17. While the Bank has taken the lead in privatization and in structural reforms in the private sector, the IMF has also a strong interest in these areas, since many of these reforms are critical to achieving macroeconomic stabilization and enhancing growth. Accordingly, the two institutions maintain an active dialogue with each other on these matters to ensure good coordination of interventions.

Areas of shared responsibility

18. The Bank and the Fund are working jointly in the following four main areas (supported by the Bank’s PDPO, grants, and several investment operations, and the Fund’s Extended Credit Facility):

  • Public sector management. The Bank has provided technical support to the government to develop a comprehensive public administration reform strategy. It includes policy actions in public administration reforms aimed at redefining the role of the state in line with the market economy needs, reorganizing key ministries, strengthening the internal control and audit function, and supporting the pay reform. The Bank is involved in civil service reform while the Fund is providing technical assistance in support of tax and customs administration and treasury management.

  • Public financial management. Both institutions work on providing support for a treasury, adoption of new law on public finances introducing modern budgetary procedures and improved fiscal management, and switching from norm-based costing and allocation of expenditures to per capita based financing in education and health sectors. The Bank will continue to provide technical support and mobilize donor funds to implement the medium-term budget framework. The Bank will also continue to support reform of public financial management through the PDPO, Institutional Development Fund grants, and the Public Financial Management Modernization Program.

  • Financial sector reforms. This area includes the acceleration of financial sector restructuring and closure of weak banks, a new regulatory framework for the establishment of non-bank intermediaries, and significant changes in the tax code making tax authorities’ access to bank accounts conditional on a court authorization. In terms of banking supervision, the IMF is monitoring the closure and merger of banks that do not satisfy prudential requirements. A Financial Sector Assessment Program (the country’s first), carried out jointly by the Bank and the Fund, was discussed with the authorities in late 2007. The Bank is administering a grant from the FIRST trust fund to support implementation of the assessment’s recommendations, especially reforms at the National Bank of Tajikistan.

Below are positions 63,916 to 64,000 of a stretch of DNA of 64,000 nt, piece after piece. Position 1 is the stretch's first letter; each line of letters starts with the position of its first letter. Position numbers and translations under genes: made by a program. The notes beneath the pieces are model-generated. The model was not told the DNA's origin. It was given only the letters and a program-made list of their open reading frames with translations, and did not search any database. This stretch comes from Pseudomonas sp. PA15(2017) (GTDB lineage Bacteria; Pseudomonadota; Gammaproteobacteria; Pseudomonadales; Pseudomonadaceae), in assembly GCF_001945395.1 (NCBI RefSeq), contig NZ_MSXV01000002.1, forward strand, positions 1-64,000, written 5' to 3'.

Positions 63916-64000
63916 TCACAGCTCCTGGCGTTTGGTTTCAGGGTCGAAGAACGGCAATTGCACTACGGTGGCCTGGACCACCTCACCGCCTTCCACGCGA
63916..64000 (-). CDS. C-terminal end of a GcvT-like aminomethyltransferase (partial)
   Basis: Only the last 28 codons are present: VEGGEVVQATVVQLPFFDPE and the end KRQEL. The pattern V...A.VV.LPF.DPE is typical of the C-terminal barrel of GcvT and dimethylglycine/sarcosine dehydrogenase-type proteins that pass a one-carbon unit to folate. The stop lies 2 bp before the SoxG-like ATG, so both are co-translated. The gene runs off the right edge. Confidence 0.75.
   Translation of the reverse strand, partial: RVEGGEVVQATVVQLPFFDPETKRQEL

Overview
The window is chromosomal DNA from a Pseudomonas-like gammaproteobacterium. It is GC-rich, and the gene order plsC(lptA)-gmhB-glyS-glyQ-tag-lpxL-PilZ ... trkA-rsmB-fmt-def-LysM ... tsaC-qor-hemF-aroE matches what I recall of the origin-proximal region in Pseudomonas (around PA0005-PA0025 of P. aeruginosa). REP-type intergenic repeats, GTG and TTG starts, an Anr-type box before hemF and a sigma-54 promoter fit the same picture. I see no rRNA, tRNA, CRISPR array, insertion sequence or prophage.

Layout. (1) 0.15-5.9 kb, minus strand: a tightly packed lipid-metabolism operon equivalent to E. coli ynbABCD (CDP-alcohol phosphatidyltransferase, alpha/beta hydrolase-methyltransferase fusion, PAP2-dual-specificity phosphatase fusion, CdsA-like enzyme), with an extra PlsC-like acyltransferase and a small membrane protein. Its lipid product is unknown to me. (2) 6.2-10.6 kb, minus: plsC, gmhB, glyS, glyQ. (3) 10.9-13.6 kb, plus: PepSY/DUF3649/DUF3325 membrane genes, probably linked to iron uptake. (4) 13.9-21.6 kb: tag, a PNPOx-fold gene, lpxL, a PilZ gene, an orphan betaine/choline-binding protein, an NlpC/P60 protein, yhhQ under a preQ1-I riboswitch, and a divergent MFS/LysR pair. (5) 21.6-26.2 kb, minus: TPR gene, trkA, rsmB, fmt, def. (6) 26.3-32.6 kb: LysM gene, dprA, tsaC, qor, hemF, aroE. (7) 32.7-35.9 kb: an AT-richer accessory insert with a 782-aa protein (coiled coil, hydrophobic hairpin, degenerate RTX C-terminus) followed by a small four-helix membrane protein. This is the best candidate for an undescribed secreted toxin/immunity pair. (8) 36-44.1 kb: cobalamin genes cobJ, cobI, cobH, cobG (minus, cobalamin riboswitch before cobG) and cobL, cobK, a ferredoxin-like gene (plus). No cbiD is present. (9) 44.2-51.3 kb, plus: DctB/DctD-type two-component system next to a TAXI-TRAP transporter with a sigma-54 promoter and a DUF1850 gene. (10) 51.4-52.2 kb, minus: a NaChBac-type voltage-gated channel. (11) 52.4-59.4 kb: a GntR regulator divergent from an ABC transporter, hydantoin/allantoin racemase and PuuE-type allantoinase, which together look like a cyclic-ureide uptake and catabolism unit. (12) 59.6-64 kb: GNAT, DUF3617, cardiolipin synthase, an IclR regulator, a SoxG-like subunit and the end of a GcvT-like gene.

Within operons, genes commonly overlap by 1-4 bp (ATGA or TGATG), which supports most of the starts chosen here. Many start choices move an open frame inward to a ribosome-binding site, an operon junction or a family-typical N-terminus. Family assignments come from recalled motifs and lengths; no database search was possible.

• Utilities reform. The Fund included in its program supported under the Extended Term Facility a structural benchmark on preparing and releasing to the public external audits of the financial statements of Talco, the state-owned aluminum company, and Talco Management. The Bank under the PDPO is supporting tariff reform aimed at reducing the quasi-fiscal deficit. It also supported the preparation in 2008 of an external audits of the financial accounts of Barki Tajik. The Bank is providing financial assistance to help the government to repair the electricity and gas transmission system, to import the energy needed to meet periodic winter shortfalls, and to help implement the Energy Emergency Action Mitigation Plan. The Bank-supported Energy Loss Reduction Project is supporting implementation of reforms.

  • Debt sustainability analysis: The Bank and the IMF have started carrying out joint debt sustainability analyses (DSA). The most recent update was prepared in March 2010.

Areas in which the IMF leads and its analysis serves as input into the World Bank program

19. The Fund leads the dialogue on fiscal matters, setting the overall envelope for public expenditures. The Bank’s work in key sectors, such as health, education and infrastructure, necessitates close cooperation.

20. In the budgetary area, the Fund is taking the lead on tax reforms and budget preparation and execution. The IMF also leads the dialogue on polices to rationalize and contain expenditures in the public sector. These include policies regarding wage setting in both the public service, and defining the ceiling for public investment expenditures. In these areas, the Bank takes into account the policy recommendations of the IMF and ensures that its own policy advice is consistent with the Fund’s.

Areas in which the IMF leads and there is no direct World Bank involvement

21. The Fund takes the lead in the formulation and execution of fiscal and monetary policies, tax policy, external trade policies, and issues involving economic and financial statistics. The Bank-financed Strengthening National Statistics System Project is improving Tajikistan’s capacity to collect, analyze, and disseminate key information required for evidence-based decision-making.